Context: Bluesman Tommy plays a melancholy dirge at a pensive campfire.
Background: Adapted from the keening original by Skip James, it reflects on the hard times faced by the nation's poor in the depths of the Great Depression.
Other versions: Another, more ethereal take on the song by James (bio and lyrics in description).
Context: The official campaign song of reform candidate Homer Stokes.
Background + lyrics
Context: A montage of light-hearted scenes from the middle of the film.
Background: Ironically this gospel hymn was adapted from a line in a secular tune musing about jailbreaking from prison life.
Other versions: Lots, including Johnny Cash (with a great singalong version from his TV show) and Gillian Welch/David Rawlings. One version by the Kossoy Sisters was used in the movie in place of the soundtrack version; it's included on the reissue.
Context: A trio of sirens seduces the group by a cold creek.
Background: This eerie tune was said to be based on a combination of an old lullaby with the steady cadence of a prison work song (compare with the rhythm of "Po' Lazarus."
In concert: The three original singers reprised the song together on stage.
Context: The song performed by the Little Warvey Gals at the Stokes rally.
In concert: Reprised by the three sisters.
Context: A brief act at the Stokes rally.
Background: Dating back to 1864, the tune was modified somewhat by the Coxes for their in-film cameo.
In concert: Introduced with good humor by Hartford.
Other versions: Jade Turner live
Context: The chilling KKK rally scene (similar to the infiltration of the witch's castle in The Wizard of Oz).
Background + lyrics
In concert: Bluegrass legend Stanley gives a striking solo performance shrouded in shadow.
Other versions: Jen Titus
Context: A holdover song done to buy time during the ending concert.
Background: A somewhat silly yodeling vaudeville piece with a busy history.
Context: The celebratory ditty aired while hauling George Nelson to his execution.
Background: An instrumental piece by Hoyt Ming with myriad variations; Old Weird America (a blog about Harry Smith's seminal Anthology of American Folk Music) goes into all the details complete with videos and links.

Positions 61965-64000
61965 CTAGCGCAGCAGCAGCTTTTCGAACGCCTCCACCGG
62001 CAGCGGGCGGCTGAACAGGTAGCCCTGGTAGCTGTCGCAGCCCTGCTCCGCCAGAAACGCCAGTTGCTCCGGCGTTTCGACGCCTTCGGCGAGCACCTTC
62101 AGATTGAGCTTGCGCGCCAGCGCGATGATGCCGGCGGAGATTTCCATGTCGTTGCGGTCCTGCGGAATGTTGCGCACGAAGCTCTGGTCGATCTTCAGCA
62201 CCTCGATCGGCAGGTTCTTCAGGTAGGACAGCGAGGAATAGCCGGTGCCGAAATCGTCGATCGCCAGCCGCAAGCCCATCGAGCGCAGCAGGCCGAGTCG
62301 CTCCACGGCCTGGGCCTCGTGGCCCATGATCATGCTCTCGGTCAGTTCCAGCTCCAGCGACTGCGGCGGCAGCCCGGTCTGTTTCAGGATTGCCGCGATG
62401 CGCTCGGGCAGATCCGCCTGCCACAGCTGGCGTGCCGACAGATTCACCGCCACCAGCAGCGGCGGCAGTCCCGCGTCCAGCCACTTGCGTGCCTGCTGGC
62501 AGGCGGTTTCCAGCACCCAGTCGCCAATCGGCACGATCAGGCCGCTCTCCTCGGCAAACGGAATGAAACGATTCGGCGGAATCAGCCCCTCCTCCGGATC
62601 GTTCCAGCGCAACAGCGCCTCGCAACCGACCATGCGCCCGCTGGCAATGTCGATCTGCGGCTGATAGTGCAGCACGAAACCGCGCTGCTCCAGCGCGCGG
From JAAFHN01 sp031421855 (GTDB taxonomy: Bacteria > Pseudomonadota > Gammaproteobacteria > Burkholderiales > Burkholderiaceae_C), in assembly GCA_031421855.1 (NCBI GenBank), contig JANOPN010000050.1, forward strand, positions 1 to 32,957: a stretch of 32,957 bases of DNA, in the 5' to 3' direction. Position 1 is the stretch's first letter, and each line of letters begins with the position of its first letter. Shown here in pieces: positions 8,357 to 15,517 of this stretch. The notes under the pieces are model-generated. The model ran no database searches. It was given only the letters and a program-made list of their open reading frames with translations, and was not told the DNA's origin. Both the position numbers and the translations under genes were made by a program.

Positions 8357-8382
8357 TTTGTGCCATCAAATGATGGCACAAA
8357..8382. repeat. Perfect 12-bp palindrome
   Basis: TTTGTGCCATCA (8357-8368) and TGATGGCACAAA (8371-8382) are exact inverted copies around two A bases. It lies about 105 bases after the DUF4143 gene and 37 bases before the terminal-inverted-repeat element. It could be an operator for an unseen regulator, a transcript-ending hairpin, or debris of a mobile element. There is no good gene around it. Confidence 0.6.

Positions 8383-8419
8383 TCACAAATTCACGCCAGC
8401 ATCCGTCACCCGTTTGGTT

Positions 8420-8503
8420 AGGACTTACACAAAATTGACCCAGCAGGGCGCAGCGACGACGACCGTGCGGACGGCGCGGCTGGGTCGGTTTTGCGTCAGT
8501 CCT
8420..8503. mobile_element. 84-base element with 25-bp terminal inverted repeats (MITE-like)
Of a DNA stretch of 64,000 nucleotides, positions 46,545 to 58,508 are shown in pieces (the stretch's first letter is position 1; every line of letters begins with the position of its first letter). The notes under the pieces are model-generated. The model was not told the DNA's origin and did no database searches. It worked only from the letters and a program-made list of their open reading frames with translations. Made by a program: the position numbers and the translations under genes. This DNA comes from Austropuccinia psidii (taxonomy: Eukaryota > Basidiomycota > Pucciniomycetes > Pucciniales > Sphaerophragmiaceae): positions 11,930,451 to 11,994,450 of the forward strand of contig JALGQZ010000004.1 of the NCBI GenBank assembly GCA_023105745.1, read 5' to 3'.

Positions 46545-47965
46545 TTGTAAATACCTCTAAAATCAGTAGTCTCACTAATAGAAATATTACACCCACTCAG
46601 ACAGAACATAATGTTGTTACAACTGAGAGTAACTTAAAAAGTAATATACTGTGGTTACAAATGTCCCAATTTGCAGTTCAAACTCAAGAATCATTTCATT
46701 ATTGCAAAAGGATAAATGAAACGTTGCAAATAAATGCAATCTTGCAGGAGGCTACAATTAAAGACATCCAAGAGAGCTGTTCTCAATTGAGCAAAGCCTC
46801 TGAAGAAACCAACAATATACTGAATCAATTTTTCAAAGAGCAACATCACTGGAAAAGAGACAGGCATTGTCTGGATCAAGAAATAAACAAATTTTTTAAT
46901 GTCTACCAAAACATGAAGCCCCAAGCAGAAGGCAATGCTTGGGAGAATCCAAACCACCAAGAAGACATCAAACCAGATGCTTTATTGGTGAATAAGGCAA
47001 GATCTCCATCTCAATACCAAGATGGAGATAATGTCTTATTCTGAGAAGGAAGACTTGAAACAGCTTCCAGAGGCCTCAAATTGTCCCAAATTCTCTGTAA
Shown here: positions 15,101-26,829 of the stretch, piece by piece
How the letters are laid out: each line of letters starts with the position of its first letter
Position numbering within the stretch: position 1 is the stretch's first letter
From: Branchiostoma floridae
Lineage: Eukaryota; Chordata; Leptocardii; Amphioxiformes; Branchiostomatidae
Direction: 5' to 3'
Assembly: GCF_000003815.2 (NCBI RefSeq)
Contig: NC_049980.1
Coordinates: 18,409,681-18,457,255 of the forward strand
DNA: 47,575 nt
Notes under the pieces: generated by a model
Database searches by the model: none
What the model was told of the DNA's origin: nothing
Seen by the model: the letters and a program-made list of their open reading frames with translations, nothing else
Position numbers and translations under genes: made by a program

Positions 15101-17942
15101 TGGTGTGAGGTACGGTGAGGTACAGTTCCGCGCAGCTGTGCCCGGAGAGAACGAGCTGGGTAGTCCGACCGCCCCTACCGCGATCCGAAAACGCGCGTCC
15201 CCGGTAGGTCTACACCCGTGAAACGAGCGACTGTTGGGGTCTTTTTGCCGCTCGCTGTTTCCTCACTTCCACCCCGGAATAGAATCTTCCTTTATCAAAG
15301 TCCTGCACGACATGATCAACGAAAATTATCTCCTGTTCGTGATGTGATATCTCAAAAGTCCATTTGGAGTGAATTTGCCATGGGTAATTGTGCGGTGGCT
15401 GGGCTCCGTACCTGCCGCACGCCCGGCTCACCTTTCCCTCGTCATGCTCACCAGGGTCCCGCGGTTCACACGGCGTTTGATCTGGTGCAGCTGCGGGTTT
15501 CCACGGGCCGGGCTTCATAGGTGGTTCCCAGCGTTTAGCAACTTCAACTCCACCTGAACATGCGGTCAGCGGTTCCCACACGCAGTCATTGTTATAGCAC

In concert: John Hartford and his fiddle have some fun at Gillian Welch's expense.
Other versions: An older recording from Smith's anthology, an exuberant take from Dr. Scantlin's Red Hot Peppers, plus some YouTube demonstration.
Context: Echoing the movie's intro, a group of workmen sing an execution song in unison as the boys pray for their lives.
Background: The earliest known date for this is David Miller's 1927 record, though it's probably much older.
Other versions: A jazzy cover by the "Million Dollar Quartet" -- Elvis Presley, Johnny Cash, Jerry Lee Lewis, and Carl Perkins. Another uptempo version by Mississippi John Hurt, plus Woody Guthrie, Arlo Guthrie/Pete Seeger, and Bruce Springsteen.
Context: Bridges the epilogue and end credits.Other original music featured in the documentary:
In concert: This uplifting song closed out the concert in a mass singalong featuring all the stage's stars.
Other versions: Several, but the most unexpected is likely the Monkees.
"Wild Bill Jones" - Alison Krauss and Union StationWant more? The reissued deluxe edition soundtrack contains a second disc with 14 songs from the film never released on the original album.
"Blue and Lonesome" - Alison Krauss and Union Station
"Green Pastures" - Emmylou Harris and Gillian Welch
"John Law Burned Down the Liquor Store" - Chris Thomas King and Colin Linden
"Will There Be Any Stars In My Crown?" - The Cox Family
"Dear Someone" by Gillian Welch, David Rawlings, and John Hartford (my favorite)
"I Want to Sing That Rock and Roll" - Gillian Welch and David Rawlings
"Shove That Hog's Foot Further In the Bed" - John Hartford